Finally I headed home via Amsterdam for another invited talk at the Decade of Accreting Millisecond X-ray Pulsars workshop at UvA.

HEAD posters 1 2 (0.24/1.22 MB PDF)
APS talk (10.2 MB PPT)
AMSPs workshop talk (1.5 MB PPT) and the proceedings paper

Labels: 2008, /thermonuclear bursts

Tue Mar 18, 2008

Biases for neutron-star mass, radius and distance measurements

Our paper on the unusually low "touchdown" fluxes for radius-expansion bursts from high-inclination sources was just accepted by MNRAS. Usually the touchdown flux is thought to equal the Eddington flux, but we found that in sources that show X-ray dips — likely arising from structure at the edge of the accretion disk passing across the line of sight, implying that we see these systems almost edge-on — the touchdown flux could be less than half the maximum flux seen earlier in the same burst. The low touchdown fluxes also likely arise from interactions with the disk material, which have some implications for neutron-star distance (but not mass and radius) determination following the method of Özel (2006)

Read the paper (

Labels: 2008, /neutron star EOS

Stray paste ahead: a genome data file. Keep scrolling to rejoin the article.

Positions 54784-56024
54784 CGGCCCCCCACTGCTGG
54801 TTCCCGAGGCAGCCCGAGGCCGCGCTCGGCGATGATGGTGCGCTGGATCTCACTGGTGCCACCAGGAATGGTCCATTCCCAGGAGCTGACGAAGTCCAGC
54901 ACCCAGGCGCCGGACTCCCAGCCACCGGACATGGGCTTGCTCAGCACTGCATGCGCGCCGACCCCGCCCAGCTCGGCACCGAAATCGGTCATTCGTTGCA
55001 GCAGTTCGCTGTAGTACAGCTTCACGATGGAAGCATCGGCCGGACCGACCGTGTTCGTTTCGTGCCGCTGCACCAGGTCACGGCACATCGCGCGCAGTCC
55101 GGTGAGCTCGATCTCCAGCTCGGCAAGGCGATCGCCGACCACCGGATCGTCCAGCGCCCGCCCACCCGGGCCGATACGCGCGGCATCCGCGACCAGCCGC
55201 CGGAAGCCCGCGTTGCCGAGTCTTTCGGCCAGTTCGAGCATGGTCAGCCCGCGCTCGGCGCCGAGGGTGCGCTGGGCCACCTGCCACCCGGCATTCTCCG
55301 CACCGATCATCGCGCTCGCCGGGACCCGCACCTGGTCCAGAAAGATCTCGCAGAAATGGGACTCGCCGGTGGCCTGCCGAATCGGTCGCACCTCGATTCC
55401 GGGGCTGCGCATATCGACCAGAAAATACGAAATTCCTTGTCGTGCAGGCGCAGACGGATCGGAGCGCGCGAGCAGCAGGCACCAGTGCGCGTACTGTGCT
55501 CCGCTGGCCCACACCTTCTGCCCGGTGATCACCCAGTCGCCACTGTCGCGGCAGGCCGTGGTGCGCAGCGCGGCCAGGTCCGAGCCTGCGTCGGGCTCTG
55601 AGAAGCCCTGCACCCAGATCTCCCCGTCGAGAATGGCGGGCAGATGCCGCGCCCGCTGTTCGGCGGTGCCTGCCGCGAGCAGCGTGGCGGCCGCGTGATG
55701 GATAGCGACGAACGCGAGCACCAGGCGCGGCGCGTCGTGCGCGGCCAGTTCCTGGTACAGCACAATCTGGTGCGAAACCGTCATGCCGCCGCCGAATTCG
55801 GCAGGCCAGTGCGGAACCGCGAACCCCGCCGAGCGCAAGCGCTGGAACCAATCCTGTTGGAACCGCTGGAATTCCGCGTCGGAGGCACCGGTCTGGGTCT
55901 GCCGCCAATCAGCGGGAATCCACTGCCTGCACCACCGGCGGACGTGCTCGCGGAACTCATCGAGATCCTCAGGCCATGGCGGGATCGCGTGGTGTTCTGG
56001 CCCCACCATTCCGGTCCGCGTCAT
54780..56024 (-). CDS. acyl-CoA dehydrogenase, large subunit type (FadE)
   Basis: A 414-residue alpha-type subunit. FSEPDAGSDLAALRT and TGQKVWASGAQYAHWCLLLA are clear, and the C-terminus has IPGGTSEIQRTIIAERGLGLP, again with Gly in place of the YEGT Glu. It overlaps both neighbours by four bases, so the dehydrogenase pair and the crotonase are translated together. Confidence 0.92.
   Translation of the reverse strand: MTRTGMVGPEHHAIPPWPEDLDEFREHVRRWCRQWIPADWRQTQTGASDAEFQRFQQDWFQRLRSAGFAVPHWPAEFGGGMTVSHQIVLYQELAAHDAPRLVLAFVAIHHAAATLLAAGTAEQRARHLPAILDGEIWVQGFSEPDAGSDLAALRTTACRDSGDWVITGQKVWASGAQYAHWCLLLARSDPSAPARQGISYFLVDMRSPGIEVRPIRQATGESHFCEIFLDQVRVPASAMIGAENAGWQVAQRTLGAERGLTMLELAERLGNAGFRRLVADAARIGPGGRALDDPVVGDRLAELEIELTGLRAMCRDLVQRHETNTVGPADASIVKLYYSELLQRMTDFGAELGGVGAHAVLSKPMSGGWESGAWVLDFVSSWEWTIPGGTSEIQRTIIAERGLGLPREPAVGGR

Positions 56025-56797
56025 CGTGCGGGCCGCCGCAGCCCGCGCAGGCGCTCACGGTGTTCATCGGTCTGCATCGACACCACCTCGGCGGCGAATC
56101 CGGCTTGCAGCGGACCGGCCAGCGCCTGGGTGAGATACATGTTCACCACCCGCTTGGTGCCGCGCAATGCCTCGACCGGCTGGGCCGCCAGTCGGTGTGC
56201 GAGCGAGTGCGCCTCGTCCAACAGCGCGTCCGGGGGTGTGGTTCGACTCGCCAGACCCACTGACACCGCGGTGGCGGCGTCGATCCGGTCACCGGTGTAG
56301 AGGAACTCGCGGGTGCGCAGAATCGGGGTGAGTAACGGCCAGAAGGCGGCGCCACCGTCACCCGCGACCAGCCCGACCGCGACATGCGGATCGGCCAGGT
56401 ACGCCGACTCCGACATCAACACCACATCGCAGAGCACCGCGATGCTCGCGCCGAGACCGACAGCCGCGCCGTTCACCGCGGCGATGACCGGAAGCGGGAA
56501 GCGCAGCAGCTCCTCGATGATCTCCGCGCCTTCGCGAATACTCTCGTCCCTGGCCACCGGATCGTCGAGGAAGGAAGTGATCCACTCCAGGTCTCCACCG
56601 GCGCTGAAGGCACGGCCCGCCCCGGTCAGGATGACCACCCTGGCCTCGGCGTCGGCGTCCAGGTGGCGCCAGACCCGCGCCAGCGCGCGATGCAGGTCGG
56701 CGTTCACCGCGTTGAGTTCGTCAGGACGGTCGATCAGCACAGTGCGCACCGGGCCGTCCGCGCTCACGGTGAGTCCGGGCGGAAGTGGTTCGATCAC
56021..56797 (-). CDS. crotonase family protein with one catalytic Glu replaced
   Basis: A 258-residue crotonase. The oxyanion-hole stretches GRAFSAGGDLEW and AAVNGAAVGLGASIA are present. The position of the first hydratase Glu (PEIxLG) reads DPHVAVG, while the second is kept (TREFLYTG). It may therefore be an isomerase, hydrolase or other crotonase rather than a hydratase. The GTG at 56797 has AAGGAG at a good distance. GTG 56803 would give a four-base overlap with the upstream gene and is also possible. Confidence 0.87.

Thu Jan 03, 2008

The Clocked Burster is running fast

Summer 2007 was a big season for new results on GS 1826-24, the "Clocked Burster". UCSD student Tommy Thompson and I just submitted a new analysis of the X-ray flux–recurrence time relationship in this system. We found a few instances where the thermonuclear bursts — albeit still very regular — occurred more frequently that would be predicted by the relationship derived from a previous study. XMM-Newton observations during one of these episodes revealed the likely presence of an additional soft component, which may account for the "missing" flux. This source may also be useful in future for precision studies of the X-ray flux–accretion rate relationship, which can be measured precisely thanks to the regular bursts.

Read the (accepted) paper (arXiv:0712.3874)

Labels: 2008, /thermonuclear bursts